Diagnosis


Most health care professionals can diagnose hammertoe simply by examining your toes and feet. X-rays of the feet are not needed to diagnose hammertoe, but they may be useful to look for signs of some types of arthritis (such as rheumatoid arthritis) or other disorders that can cause hammertoe. If the deformed toe is very painful, your doctor may recommend that you have a fluid sample withdrawn from the joint with a needle so the fluid can be checked for signs of infection or gout (arthritis from crystal deposits).


Non Surgical Treatment


Your doctor may prescribe some toe exercises that you can do at home to stretch and strengthen the muscles. For example, you can gently stretch the toes manually. You can use your toes to pick things up off the floor. While you watch television or read, you can put a towel flat under your feet and use your toes to crumple it. Finally, your doctor may recommend that you use commercially available straps, cushions or nonmedicated corn pads to relieve symptoms. If you have diabetes, poor circulation or a lack of feeling in your feet, talk to your doctor before attempting any self-treatment.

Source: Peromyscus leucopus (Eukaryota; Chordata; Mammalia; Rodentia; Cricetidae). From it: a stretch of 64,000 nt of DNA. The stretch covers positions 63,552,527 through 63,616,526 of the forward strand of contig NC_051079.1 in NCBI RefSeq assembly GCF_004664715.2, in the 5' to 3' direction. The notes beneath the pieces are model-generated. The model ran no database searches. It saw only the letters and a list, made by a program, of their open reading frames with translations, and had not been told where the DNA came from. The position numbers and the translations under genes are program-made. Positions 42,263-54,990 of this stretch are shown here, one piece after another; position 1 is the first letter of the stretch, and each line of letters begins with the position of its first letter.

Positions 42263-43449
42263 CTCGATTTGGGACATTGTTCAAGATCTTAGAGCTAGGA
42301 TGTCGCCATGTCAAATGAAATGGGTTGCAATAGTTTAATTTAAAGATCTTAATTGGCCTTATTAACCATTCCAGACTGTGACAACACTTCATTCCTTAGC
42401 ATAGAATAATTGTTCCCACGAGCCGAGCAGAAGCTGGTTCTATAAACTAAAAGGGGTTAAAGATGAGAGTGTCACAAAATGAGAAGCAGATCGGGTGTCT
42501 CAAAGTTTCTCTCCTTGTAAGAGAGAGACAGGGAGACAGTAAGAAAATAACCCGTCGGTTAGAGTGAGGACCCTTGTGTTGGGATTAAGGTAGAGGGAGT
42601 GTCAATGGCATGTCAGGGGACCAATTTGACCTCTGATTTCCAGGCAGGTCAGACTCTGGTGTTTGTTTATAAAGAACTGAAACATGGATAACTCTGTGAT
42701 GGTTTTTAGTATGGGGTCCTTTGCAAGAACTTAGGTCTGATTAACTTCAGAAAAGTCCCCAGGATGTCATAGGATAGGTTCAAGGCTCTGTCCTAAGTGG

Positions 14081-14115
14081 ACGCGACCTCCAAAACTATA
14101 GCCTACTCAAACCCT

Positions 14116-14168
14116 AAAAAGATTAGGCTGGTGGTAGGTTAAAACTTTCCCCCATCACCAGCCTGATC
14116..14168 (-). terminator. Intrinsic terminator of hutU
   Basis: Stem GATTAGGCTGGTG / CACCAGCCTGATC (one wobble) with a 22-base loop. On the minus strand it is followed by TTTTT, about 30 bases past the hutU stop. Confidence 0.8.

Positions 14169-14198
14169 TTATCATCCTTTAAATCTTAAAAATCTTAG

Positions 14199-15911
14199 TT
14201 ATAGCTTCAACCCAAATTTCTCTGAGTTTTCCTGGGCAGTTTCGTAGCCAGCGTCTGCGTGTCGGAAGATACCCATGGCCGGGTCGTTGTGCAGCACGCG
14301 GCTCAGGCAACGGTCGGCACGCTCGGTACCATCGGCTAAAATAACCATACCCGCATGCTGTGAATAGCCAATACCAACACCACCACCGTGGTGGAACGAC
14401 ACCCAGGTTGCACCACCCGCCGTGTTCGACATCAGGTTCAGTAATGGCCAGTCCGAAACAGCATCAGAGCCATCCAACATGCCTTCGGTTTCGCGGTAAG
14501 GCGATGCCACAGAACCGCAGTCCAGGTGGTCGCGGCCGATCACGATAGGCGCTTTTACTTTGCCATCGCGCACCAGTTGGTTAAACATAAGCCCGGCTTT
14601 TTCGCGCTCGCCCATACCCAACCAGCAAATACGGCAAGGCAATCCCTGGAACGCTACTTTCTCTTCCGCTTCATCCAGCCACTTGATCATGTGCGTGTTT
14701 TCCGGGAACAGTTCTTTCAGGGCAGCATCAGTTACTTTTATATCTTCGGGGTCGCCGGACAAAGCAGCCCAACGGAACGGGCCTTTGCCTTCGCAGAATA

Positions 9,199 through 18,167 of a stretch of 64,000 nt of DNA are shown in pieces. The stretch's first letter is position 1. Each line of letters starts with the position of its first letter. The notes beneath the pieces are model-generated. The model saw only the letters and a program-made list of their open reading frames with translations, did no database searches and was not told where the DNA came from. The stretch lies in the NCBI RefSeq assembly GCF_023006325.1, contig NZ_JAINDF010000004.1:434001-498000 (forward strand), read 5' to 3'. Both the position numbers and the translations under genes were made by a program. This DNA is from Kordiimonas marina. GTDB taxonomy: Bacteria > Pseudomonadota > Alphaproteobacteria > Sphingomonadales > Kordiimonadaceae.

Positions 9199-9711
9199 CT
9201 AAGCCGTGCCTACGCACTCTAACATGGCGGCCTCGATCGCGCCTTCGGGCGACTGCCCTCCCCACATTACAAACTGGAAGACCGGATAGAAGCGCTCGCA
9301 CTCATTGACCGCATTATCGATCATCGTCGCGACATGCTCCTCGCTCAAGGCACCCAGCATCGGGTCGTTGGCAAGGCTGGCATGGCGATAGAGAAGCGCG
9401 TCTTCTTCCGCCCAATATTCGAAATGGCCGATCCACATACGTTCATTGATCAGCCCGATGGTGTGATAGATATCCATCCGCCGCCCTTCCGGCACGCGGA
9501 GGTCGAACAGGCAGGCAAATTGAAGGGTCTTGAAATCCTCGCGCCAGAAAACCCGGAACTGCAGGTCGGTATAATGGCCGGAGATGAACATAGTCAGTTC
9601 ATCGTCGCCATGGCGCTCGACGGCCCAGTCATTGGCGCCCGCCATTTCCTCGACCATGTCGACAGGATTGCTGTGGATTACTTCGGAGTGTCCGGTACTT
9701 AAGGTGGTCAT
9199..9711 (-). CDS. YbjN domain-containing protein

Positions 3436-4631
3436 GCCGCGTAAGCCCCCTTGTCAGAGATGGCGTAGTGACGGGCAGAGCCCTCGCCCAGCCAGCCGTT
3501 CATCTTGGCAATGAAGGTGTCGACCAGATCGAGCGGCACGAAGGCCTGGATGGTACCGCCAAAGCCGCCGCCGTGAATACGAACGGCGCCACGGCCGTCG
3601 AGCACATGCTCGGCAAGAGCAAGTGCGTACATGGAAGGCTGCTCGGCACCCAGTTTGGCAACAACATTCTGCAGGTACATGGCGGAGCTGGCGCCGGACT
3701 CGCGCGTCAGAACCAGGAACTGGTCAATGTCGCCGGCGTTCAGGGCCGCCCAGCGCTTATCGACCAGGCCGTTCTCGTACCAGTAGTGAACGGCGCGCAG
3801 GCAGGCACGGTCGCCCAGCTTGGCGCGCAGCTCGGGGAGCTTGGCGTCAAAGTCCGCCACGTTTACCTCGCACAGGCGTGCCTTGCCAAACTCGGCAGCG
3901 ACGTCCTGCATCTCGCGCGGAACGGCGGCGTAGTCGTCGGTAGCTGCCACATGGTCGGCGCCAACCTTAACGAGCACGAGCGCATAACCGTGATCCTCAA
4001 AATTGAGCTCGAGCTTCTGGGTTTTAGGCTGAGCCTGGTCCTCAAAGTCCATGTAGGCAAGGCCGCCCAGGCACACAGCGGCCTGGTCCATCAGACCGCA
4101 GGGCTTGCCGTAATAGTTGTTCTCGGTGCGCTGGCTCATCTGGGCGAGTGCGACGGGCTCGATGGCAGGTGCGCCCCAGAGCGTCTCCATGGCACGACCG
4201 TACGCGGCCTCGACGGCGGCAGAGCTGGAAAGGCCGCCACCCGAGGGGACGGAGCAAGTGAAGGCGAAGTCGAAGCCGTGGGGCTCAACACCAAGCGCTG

Surgical Treatment


Any surgery must be carefully considered and approached in a serious manner, as any procedure is serious for the patient. But in most cases the procedure is relatively straight forward. The surgery can be done using local anesthetic and does not require hospitalization. The patient goes home in a special post-operative shoe or a regular sandal, and in most cases can walk immediately. That's not to say that the patient is walking or functioning normally Hammer toes immediately after the procedure. The patient must take some time off work to rest the foot and allow it to heal.


Hammer ToePrevention